Does radicular pain follow a dermatomal pattern?

Okay, so now let’s see if radicular pain follows a dermatomal pattern. A study by Murphy et al.(2009) observed pain patterns in patients with radicular pain and found the following:

Radicular pain in the cervical spine followed a dermatomal distribution in only 30% of cases, while in the lumbar spine it was slightly better with 36%. Now let’s look at specific dermatomes separately.

For the cervical levels only C4 seems to be more or less reliable with 60% - although we have to be careful with the interpretation here as there were only 2 patients with an affected nerve root at C4. All other levels do not seem to be reliable.

It doesn’t get much better for the lumbar spine:

It seems that only level S1 might be more or less reliable with 65% of patients with an S1 nerve root compression reporting pain in the dermatomal distribution of S1. All other levels did not follow a dermatomal distribution regularly. It has to said though that Murphy and colleagues included patients with multi-level disease, which probably decreased the reliability a bit. Another, more recent study by McAnany et al. (2019) observed pain patterns in cervical radiculopathy. They found that only 54% fit the regular dermatome pattern like described in the Netter anatomy book. In the non-standard distribution dermatomal levels differed by 1.68 levels either cranially or caudally from the standard.


How reliable are dermatomes, myotomes and reflexes?

Okay, so if radicular pain is not reliable and mostly reported as shooting, electric pain along the whole distribution of the arm or the leg – how reliable are our dermatomes, myotomes and reflexes?

A study by Rainville et al. (2017) compared sensory changes and weakness in patients with C6 and C7 radiculopathy. They concluded that these symptoms have limited value to differentiate between the two levels. Al Nezari et al. (2013) performed a meta-analysis to see if a peripheral neurological examination is able to diagnose the level of lumbar disc herniation.They state that sensory, motor and reflex testing all had a low sensitivity, moderate specificity and limited diagnostic accuracy to determine the level of disc herniation. So while a neurological examination may help to confirm the presence of radicular syndrome and to assess hypofunction to establish a baseline and to monitor treatment progress, it cannot determine the affect level of nerve root compression.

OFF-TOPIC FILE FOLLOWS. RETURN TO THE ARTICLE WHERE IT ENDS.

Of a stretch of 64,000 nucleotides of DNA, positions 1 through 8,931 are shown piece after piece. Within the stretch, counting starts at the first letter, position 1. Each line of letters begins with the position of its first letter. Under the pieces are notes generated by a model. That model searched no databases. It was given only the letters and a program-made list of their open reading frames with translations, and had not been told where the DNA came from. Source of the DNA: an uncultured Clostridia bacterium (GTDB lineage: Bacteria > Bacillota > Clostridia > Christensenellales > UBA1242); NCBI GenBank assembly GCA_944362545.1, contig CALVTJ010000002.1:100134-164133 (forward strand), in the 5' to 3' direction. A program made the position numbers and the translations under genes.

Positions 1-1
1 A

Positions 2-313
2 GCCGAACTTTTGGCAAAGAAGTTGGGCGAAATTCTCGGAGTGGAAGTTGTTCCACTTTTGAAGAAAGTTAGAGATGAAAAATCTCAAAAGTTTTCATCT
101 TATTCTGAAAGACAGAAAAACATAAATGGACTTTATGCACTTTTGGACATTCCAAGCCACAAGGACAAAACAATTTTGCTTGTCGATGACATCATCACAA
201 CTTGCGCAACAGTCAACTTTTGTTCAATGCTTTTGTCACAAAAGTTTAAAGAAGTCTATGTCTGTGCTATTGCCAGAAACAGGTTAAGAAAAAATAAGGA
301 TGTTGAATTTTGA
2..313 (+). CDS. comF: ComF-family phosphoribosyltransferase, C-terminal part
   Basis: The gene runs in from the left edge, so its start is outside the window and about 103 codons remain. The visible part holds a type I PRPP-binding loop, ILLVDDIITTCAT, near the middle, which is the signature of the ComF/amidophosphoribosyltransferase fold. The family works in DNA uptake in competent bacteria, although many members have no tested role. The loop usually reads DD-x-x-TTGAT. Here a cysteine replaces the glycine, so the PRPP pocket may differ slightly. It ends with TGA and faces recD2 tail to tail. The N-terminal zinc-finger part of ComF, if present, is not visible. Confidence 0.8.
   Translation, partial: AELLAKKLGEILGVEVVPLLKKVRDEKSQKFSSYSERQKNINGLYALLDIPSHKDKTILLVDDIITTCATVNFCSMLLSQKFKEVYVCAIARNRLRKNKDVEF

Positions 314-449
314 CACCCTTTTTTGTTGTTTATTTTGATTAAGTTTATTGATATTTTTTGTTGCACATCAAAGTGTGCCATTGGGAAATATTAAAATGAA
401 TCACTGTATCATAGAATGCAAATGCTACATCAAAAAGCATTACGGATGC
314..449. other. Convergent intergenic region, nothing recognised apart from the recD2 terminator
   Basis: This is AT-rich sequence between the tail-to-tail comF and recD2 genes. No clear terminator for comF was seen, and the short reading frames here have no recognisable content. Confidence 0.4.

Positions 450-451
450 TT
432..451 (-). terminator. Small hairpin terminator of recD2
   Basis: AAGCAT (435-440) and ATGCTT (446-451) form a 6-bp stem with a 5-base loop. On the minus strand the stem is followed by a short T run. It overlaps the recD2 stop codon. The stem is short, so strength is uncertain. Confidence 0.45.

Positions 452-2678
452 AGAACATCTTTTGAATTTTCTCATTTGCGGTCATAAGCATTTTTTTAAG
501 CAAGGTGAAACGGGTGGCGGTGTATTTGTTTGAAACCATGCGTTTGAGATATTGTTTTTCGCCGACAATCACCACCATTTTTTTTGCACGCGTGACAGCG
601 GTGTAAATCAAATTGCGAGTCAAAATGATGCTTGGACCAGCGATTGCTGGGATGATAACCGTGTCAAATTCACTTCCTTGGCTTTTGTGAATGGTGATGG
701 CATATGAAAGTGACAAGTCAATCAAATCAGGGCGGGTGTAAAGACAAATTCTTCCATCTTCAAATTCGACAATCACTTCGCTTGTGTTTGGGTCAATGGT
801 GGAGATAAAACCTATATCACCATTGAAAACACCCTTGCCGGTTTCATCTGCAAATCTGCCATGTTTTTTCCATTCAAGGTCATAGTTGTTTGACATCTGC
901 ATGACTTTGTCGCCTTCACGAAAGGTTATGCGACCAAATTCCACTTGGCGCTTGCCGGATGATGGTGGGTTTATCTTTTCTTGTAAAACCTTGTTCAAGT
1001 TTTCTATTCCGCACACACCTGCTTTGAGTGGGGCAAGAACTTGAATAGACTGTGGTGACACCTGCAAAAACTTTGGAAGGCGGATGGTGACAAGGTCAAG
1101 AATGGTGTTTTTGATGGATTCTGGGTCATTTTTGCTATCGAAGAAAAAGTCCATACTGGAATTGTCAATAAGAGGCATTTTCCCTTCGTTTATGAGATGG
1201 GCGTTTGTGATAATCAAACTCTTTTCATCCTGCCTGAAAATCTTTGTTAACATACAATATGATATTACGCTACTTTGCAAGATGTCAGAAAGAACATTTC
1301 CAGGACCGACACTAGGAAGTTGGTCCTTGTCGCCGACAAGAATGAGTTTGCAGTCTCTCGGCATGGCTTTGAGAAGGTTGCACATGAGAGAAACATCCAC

Now what is the reason that our dermatome maps are so unreliable? The literature mentions several possibilities. First, there is huge variability in the brachial and lumbosacral plexus. If we look at cadaver studies for the brachial plexus, a typical textbook anatomy of the brachial plexus was only found in 37-77% of cases. Two major variations are described in the brachial plexus:

We are talking of “prefixation” when nerve root C4 contributes considerably to the plexus and T1 does not or only minimally. This variation has a prevalence of between 26-48%. The second variation is called “postfixation”. This is the case if there is only little or no contribution from C5 and considerable innervation from T2. This variation is present in 4% of the population. A prefixation or postfixation can shift the observed pattern of cervical radiculopathy cranial or caudal depending on the anatomic variant present.

A second reason is that intradural connections of rootlets in more than 50% of cadavers are found by C5 and C6 and C6 and C7. Such a connection between rootlets of different nerve roots is called anastomosis.

Third, textbooks commonly used in medical health programs contain multiple, conflicting dermatome maps. On top of that, the seminal basis that formed dermatomal maps are flawed in various ways. For example, the map created by Garrett and Keegan in 1948 have never been confirmed by follow-up studies up to this day, yet this map is mostly used in textbooks. Lee et al.(2008) have evaluated the literature and created a composite dermatome map based on published data from 5 papers they considered to be the most experimentally reliable. Their map looks like this, which might be a bit different to what you and we have learned at school:

Okay, let’s summarize: So neither radicular pain, nor radiculopathy seem to follow a strict dermatomal pattern of maps we have learned in school. So with our clinical examination, we’re probably not able to determine which nerve root is affected. At the same time, this information is probably way more important for surgeons than for us as physiotherapists. If someone is suffering from radicular symptoms coming from L5 or S1 won’t probably change our management strategy in any important way. You may want to continue doing your neurological assessment to confirm radiculopathy and to evaluate the degree of hypofunction . At the same time keep in mind the high degree of anatomical variation and that predicting the affected level is impossible.